The rumblings of dissent between the physical and natural scientists are getting louder. There is a view abroad that investment in areas like Particle and Theoretical Physics is too expensive, when we need urgently to develop sustainable, ‘One Planet Living‘ technologies.
Applied or fundamental research?
Today’s Guardian newspaper (6 September ’08) has an article about the Large Hadron Collider (LHC) – a facility (apparatus or laboratory) in Geneva which will cost £5bn over the next 20 years – which adds substance to these rumblings. Prof. Sir David King, previously the UK Government’s Chief Scientific Adviser, argues that ‘big’ money for scientific research is best spent encouraging top scientists to address climate change and related environmental issues; Britain has so far contributed about £500m to the LHC.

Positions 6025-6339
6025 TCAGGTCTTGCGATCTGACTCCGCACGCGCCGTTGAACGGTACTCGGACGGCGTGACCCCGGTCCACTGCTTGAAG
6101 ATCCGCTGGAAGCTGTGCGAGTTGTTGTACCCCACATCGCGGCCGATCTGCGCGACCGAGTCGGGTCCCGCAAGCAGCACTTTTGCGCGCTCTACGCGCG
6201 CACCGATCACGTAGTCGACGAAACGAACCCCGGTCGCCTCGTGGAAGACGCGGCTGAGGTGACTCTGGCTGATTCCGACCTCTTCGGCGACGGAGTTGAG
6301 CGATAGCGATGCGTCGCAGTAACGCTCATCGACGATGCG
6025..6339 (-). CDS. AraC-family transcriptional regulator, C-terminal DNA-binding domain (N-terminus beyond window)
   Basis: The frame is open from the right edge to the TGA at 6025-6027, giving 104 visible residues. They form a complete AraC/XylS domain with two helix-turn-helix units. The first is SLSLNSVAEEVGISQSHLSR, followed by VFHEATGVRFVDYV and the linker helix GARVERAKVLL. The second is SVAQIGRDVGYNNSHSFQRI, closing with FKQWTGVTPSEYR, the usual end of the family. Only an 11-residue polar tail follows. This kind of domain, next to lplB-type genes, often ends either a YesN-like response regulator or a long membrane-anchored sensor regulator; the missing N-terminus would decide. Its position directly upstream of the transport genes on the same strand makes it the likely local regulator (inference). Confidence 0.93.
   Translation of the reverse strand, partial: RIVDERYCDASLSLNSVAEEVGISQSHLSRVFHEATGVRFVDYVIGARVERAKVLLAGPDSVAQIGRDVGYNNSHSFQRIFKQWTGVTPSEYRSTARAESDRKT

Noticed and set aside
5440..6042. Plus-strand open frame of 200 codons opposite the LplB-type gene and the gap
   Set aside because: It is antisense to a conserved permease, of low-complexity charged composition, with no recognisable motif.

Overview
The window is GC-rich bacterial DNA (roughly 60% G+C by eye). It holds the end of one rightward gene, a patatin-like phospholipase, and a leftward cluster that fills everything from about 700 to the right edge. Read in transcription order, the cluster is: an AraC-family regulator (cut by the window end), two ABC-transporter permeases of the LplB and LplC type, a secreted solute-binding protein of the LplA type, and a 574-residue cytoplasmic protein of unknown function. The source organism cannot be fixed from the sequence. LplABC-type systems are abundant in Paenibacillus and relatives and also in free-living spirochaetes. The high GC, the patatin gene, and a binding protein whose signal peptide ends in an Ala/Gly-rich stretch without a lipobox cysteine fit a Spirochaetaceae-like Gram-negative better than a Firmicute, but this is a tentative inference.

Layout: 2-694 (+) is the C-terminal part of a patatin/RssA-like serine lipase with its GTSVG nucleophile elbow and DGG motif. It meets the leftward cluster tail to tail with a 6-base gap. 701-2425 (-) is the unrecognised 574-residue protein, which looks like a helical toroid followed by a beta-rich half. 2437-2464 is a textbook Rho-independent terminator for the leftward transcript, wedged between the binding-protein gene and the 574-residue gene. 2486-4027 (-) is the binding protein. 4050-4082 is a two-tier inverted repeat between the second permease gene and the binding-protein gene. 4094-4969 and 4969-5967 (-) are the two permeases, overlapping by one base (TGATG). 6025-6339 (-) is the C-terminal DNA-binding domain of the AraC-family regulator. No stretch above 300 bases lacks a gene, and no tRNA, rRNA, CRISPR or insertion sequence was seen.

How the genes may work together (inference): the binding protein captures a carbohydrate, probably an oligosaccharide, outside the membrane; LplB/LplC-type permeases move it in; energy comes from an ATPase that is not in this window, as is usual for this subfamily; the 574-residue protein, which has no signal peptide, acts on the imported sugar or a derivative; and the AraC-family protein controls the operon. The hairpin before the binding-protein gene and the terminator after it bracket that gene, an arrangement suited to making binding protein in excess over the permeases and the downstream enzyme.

The Physicists however argue that thus far we know about only 5% of what constitutes the universe; we cannot stop exploration of the fundamental nature of matter.
Both perspectives are valid. But which will hold sway?
The environmental research argument is compelling to people who know little about science, as well as many (often including natural scientists who feel short of funding) who do. The fundamental, ‘science for the sake of knowledge’ position is also persuasive, but perhaps only really to those who already perceive the deep intellectual challenges of exploring the nature of matter.